Commitment to truth and love can bridge the differences between religions and the conflict between believers and non-believers.
San Jose, CA (PRWEB) November 10, 2014
“Commitment to truth and love can bridge the differences between religions and the conflict between believers and non-believers.”
So says Harold Fryday, author of the new book “Visions of God.” In it, he uses both the theological knowledge he gained as a minister and the analytical methods of lawyers to offer an informative and thought-provoking book with a message for believers and non-believers alike.
“God is truth and God is love,” Fryday said. “With this foundation in mind, all people of goodwill can join their efforts to reduce the causes of war and crime in mutual recognition and respect of each other’s humanity.”
In the Bible, each writer gives insight into different dimensions of God’s relationship with humanity. “Visions of God” compares the different accounts found within the Bible concerning the nature of God and offers a nuanced view of Christian and Jewish scriptures.
“The Bible is a library of books of many literary genres,” Fryday said. “Poetry and metaphors must be understood for what they are. Literal interpretations of these can be misleading. When the authors’ messages are properly understood, the Bible is a rich source of wisdom and a helpful guide to living successfully in this troubled world.”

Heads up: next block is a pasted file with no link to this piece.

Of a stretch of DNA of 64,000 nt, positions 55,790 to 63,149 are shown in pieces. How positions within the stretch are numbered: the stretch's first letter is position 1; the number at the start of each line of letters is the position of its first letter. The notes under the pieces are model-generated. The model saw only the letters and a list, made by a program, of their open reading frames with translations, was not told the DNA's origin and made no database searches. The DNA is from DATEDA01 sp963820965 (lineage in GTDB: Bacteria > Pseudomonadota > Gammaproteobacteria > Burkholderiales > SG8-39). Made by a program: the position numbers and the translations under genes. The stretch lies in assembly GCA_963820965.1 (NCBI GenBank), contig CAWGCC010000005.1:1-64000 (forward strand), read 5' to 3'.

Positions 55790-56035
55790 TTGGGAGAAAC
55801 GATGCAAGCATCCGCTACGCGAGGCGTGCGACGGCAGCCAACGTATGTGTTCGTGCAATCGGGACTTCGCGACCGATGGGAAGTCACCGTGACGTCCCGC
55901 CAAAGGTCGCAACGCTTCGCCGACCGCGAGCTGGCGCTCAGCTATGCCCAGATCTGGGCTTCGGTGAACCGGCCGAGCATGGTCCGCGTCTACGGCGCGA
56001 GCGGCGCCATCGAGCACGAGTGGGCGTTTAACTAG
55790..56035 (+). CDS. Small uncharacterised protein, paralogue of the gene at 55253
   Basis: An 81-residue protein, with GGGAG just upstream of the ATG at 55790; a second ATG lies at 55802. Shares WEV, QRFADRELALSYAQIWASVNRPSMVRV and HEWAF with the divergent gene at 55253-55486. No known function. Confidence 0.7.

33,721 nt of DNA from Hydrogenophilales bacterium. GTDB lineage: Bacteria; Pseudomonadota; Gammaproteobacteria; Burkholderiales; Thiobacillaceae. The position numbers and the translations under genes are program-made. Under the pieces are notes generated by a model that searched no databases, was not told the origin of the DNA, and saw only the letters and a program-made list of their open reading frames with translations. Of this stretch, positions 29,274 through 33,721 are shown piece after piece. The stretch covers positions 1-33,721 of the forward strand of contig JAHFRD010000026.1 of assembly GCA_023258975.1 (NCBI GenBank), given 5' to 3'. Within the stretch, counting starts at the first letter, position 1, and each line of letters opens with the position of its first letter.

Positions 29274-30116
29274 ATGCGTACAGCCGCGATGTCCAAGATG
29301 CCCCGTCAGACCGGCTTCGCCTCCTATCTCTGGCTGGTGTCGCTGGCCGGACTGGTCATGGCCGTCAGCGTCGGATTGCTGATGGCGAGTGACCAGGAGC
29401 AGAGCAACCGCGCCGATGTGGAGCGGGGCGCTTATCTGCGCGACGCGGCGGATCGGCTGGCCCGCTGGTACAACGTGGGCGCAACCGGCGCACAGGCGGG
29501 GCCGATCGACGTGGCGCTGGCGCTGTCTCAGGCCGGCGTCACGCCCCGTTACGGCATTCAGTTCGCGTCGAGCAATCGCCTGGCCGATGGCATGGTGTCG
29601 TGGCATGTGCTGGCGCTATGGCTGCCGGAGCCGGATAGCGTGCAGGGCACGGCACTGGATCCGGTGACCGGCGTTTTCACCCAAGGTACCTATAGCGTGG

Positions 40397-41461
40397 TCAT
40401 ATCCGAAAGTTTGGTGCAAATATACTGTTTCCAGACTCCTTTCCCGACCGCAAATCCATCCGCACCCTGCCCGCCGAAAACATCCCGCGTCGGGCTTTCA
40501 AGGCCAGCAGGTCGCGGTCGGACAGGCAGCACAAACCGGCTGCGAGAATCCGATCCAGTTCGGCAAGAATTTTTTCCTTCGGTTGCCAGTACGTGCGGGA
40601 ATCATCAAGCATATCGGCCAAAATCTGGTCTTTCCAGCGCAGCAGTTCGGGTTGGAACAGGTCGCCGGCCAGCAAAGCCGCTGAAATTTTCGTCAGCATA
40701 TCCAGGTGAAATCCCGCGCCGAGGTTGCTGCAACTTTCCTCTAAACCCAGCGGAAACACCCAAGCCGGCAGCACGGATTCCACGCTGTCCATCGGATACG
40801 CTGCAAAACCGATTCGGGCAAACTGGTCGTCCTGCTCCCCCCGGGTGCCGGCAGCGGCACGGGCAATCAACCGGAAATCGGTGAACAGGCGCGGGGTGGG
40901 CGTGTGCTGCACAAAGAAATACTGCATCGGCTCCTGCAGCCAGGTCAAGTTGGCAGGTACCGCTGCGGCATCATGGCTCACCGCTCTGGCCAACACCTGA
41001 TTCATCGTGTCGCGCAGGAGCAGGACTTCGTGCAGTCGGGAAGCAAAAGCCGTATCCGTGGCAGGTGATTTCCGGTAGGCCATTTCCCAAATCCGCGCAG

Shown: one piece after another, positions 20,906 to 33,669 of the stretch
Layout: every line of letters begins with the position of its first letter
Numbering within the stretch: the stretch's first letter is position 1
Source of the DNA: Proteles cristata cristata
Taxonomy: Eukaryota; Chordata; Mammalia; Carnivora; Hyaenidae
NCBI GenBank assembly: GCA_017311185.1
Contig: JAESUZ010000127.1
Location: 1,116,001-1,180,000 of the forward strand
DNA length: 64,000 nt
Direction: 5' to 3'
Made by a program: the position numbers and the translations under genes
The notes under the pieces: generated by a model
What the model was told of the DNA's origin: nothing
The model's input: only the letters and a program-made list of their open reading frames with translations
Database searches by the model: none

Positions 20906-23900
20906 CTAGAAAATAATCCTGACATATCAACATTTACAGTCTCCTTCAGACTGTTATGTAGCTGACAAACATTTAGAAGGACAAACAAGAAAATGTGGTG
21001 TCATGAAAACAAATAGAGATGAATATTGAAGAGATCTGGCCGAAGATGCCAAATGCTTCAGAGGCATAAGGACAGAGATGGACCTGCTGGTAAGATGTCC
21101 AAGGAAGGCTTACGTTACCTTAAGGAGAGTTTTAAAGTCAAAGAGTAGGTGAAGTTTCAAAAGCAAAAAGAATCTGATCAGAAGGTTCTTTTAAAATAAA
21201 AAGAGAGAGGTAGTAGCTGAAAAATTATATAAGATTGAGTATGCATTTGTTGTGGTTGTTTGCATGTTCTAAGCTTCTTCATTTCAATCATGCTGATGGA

Fryday goes on to defend his conclusion that the true worship of God consists of following the truth—wherever the search may lead—and letting love be the controlling factor in our lives. This biblical love, he says, requires us to seek and value freedom, justice, mercy and peace universally.
“Visions of God”
By Harold Fryday
Softcover price: $12.55
Available in softcover, hardcover, e-book
Available on Amazon, Barnes & Noble and iUniverse
About the author
Harold Fryday was an ordained minister in the Congregational Church, a business owner, trial lawyer and a professor of constitutional and corporate law. His waning enthusiasm with certain aspects of the church drove him closer to the Bible. His studies of scripture solidified his desire to explore the meaning of God in the face of the three problems that impacted him most: war, disenchantment with the various churches and the impact of crime—particularly on families and children. He now lives in Santa Clara, California.
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